A Special Place Called 'Liberty Street'
So the summers went by, one after another. Early on we sold Paul’s boat (he left that for us, too) and acquired from Sally’s father his 22-foot wooden Chris Craft Sea Skiff, which we re-named WahHooWah (Dartmouth grads will understand). But in even moderate waves it turned out to be incredibly wet. Then came Fried Chicken, a 23-foot Penn Yen. But it proved to be too wide for easy landing at our dock slip in a heavy northwest wind. So, finally, the perfect boat: a bright yellow 1977 23-foot Thunderbird Formula we named One Egg ( for reasons too silly to relate here). We still have it–and love it more than ever.
For a place on the mainland essential to islanders–for cars, boats, garbage, drinking water, etc.–we joined with 13 neighbors in purchasing a plot of land in Glidden Cove, directly across from Sleepers Island. We called it the Smith Point Marina Inc.
As our boys grew into the teenage years and began cruising around everywhere in one of a series of Boston Whalers we had, pretty young girls began spending time at Liberty Street. A few were, at one time or another, with us all summer, working as waitresses in the local lakeside restaurants while J.D. and Dan pumped gas at a marina in Wolfeboro. They also worked in restaurants, and one summer even little Chris landed a busboy job at our favorite restaurant, the William Tell, in West Alton. Sally and I treasure a certain photograph of him in one of our old family albums. He’s standing so very proudly in a tuxedo uniform just prior to going across to the mainland and his new job in Pudda, a 12-foot metal rowboat on which we’d put a 4-horsepower engine. He so loved Pudda.
One summer Dan went into business for himself. Have Boat Will Travel his flyer proclaimed, ending with a recommendation that “Daniel is a good boy” and signed by “his mother.” As a result he had so much business–painting, cleaning, cutting brush, etc.–all around our part of the lake that he had to hire his older brother, J. D. “He hated it,” Dan remembers today, “because he knew I made money for each hour he worked, and I always gave him the jobs I didn’t want to do.”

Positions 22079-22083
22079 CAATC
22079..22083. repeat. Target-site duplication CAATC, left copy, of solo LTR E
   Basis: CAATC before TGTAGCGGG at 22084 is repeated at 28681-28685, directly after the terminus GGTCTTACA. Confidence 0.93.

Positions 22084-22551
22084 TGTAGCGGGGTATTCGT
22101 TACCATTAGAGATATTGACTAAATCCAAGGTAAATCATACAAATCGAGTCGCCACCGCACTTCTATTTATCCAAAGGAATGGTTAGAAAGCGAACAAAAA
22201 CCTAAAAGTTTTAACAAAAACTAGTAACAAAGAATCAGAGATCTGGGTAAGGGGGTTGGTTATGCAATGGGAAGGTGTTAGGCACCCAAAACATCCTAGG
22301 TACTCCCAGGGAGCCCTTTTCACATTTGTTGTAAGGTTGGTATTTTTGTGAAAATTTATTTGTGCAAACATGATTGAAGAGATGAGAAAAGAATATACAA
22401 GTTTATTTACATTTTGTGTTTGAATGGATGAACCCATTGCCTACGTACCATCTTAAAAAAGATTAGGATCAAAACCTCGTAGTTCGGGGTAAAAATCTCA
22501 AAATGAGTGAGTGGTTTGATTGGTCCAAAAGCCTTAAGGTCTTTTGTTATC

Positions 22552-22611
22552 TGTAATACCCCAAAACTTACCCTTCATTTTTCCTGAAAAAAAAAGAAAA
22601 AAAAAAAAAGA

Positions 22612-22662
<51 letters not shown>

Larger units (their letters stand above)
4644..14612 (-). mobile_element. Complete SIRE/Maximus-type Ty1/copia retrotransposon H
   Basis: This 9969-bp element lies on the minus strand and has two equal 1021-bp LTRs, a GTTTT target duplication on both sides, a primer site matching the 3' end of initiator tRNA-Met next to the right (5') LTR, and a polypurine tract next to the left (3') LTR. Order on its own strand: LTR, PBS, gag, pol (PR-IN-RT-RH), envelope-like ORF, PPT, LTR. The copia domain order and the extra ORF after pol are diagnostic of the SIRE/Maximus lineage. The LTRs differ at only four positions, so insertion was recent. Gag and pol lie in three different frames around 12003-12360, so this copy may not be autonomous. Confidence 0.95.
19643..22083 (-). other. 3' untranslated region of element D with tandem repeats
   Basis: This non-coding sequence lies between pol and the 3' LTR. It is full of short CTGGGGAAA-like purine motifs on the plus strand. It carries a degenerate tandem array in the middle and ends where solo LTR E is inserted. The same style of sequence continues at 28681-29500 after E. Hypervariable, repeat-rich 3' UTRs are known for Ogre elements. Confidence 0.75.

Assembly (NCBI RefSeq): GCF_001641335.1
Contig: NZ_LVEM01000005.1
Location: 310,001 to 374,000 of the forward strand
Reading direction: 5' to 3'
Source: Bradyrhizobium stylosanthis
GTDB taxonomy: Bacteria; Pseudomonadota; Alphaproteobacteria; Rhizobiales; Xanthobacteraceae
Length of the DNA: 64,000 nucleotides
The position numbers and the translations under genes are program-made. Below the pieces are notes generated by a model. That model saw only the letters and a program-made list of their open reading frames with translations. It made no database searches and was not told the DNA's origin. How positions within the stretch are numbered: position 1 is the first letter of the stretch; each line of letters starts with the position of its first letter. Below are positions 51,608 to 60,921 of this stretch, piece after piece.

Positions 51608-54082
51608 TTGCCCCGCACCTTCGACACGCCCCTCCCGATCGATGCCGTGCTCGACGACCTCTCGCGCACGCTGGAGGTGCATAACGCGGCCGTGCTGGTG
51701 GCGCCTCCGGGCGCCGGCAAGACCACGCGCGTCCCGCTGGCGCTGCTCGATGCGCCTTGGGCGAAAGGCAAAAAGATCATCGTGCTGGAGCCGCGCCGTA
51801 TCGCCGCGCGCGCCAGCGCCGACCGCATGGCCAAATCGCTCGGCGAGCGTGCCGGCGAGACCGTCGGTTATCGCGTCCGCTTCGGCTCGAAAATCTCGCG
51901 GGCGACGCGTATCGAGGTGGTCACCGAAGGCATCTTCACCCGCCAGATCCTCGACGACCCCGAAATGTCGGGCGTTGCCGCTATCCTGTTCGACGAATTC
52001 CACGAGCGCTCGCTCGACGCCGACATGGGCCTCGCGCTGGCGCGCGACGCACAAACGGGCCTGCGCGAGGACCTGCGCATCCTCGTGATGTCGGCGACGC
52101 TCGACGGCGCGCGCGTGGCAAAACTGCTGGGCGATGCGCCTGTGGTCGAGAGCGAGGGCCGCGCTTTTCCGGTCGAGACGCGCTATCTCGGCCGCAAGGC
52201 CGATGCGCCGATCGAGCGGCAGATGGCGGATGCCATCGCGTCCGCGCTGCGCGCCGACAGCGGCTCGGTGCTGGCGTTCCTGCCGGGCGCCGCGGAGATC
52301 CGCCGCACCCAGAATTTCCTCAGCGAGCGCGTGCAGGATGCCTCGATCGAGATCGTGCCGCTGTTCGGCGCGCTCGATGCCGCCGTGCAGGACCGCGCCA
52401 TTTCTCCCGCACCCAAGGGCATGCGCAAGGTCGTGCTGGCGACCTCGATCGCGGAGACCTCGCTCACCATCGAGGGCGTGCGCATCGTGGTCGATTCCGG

It was around this time that the boys began referring to the tower bedroom Dan had built over the second floor of the bunkhouse as “the love nest.” (Sally and I tried to be understanding.)
In those days, Sally kept the place going all week while I’d commute every Friday, returning to work in Dublin early on Monday mornings. “With all the kids off to their various jobs around the lake,” she recalls today, “and my cleaning and cooking under control, I’d be sublimely happy down on the dock in the sunshine with a good book and our dogs.” (Yes, there have always been a variety of dear dogs.)
Then there was Liberty Street in winter. “Men’s Weekend,” as we always called it, occurred on what was then Washington’s Birthday around the middle of February. A half-dozen of my buddies, and often our boys and their friends, were part of this winter experience every year. No females. (Well, one time Chris brought along his girlfriend.) Ice fishing and ice boating were supposedly our activities, but we seldom did either. We simply socialized.
“What does it take to drive a car out on this lake?” a man asked Bill “The Barber” Austin, one of my lifelong friends, now almost 90, and me one February day as we were temporarily parked on a road leading out onto the ice. “Oh, usually just one, but sometimes two, shots of vodka,” Bill replied, and he was only half-joking. I remember that the very first drive out on the ice to Liberty Street each winter was close to full speed–with my left arm holding the car door open. Sally always walked or skied.
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